Give me some characters I can connect with, or at least some characters I am invested in. And don’t be lazy with the storytelling. Luckily, Battlestar, while again asking us to absorb an insane amount in an hour and thirty minutes, creatively shows us most of the key players of the series. The first 20 to 30 minutes is, arguably, the best of the episode. We travel around the Battlestar Galactica, and I mean literally travel around the ship. We meet Commander William Adama, stern, calm and steady; we meet Commander Kara Thrace, or Starbuck, the best Viper pilot in the fleet, whose blonde hair stands out amongst the muted colors of the series, just as her tough as nails, aggressive personality stands out amongst all others. We meet Saul Tigh, the XO that likes to push people’s buttons, and likes to enjoy a drink or two now and then, but mainly always. On the planet Caprica we meet Dr. Gaius Baltar, a man with an ego so big, it can barely fit into the storyline; we meet his girlfriend/work partner/Cylon double agent, Number Six. Baltar’s lack of interest in anyone other than himself seems to have left him with no idea what his girlfriend’s name even is. He never states it; never refers to her by name. Which brings us to Number Six. She loves Baltar, if Cylons can love. Maybe it’s just her fascination with humans, their humanity, and their frailties. Number Six is striking in her beauty, and uses it to her full advantage. There are many more key players we’re introduced to, but I’m afraid I’ll lose you if I simply list them all. We travel through these characters lives to learn about them; we’re not asked to simply swallow mindless and tedious exposition.Continued below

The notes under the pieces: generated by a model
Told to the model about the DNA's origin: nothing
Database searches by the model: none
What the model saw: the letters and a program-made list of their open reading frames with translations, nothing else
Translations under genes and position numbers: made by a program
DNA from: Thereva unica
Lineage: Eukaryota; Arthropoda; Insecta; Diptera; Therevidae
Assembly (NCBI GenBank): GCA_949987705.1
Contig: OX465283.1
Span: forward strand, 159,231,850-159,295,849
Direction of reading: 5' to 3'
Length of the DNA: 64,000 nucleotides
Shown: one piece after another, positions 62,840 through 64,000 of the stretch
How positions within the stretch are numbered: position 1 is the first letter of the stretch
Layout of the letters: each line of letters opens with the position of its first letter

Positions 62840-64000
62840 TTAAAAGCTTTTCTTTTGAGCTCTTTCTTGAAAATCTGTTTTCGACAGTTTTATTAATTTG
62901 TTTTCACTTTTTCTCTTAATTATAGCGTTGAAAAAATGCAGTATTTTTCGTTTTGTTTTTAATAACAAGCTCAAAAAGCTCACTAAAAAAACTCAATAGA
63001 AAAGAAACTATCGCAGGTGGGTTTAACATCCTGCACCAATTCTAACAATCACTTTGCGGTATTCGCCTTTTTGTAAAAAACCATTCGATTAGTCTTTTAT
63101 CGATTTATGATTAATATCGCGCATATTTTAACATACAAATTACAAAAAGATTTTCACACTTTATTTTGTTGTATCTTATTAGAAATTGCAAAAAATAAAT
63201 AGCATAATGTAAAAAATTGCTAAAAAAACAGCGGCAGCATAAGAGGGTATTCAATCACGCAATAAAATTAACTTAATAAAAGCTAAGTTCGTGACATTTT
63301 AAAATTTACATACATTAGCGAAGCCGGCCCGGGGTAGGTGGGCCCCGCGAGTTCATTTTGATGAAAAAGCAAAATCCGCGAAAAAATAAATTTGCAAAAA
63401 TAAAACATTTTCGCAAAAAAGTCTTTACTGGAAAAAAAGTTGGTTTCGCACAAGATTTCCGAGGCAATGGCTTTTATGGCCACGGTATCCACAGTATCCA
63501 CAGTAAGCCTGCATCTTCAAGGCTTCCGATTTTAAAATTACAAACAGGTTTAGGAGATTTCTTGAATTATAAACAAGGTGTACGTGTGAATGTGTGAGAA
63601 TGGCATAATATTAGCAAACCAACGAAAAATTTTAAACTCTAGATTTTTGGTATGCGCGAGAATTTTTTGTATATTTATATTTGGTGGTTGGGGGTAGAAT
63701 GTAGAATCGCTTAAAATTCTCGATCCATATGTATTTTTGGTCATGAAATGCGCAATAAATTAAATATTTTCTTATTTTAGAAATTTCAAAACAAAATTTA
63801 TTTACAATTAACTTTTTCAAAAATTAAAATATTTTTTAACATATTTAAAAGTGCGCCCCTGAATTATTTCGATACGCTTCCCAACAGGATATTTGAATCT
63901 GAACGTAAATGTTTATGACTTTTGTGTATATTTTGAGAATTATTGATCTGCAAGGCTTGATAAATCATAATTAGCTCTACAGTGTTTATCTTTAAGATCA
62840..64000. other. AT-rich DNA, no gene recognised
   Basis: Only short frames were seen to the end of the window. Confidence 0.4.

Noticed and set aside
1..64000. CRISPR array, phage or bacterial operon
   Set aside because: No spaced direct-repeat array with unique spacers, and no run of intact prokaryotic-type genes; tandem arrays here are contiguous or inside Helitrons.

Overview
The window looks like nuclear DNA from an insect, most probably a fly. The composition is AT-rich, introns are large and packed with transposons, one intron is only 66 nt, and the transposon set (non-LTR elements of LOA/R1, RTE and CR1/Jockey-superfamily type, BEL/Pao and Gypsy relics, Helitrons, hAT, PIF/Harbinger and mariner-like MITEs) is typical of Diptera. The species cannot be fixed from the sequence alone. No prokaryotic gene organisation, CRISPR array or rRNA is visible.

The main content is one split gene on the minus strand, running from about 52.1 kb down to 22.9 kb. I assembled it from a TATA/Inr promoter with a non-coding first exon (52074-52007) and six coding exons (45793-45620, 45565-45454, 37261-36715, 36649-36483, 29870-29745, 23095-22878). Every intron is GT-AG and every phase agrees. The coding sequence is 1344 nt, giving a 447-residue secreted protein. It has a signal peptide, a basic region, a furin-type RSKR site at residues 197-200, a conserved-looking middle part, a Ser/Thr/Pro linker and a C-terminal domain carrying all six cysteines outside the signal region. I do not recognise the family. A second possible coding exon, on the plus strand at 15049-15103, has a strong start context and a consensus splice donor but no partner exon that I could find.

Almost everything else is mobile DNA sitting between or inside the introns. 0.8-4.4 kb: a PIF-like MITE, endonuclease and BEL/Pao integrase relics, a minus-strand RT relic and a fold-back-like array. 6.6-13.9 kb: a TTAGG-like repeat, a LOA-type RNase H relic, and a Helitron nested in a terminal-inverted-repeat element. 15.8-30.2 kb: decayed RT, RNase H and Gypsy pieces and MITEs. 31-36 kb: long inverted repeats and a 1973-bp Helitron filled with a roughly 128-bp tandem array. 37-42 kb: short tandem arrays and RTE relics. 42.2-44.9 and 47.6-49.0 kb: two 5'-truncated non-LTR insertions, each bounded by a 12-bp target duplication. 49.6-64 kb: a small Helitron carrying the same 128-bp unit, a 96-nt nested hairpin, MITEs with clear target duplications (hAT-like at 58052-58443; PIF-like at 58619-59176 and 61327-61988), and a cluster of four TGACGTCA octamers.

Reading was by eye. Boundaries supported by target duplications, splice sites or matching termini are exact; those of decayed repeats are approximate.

4. What it means to be human
This is an idea I am all consumed with when it comes to teaching, reading, watching, and living. It’s obviously a question we’re all consumed with, because it’s one that posed everywhere, from school, to books, to movies, to our own everyday lives, and it’s a major question that runs throughout the series of Battlestar Galactica. “Are you alive” are the first words spoken in the series, from a Number Six, to a human. Is simply being alive being human? Not according to Adama. The Galactica is being decommissioned at the start of the series; it’s old, it’s outdated. It’s Commander is old. The war between Cylons and humans is only remembered by the old. It’s something for history textbooks and museums for the young. Adama is a member of the old guard; he does not think people should forget the threats of the past, and the threat of past sins. During the Galactica’s decommissioning, he speaks of how humans fought for their survival against the Cylons, but reminded those in attendance that they never asked why they were worth saving. Why do humans need to survive? He reminds his audience that humans still commit murder because of greed, spite, and jealousy. And that humans still visit all of their sins upon their children. According to Adama, humans decided to play God, create life. And that life turned against them. Those children turned against them.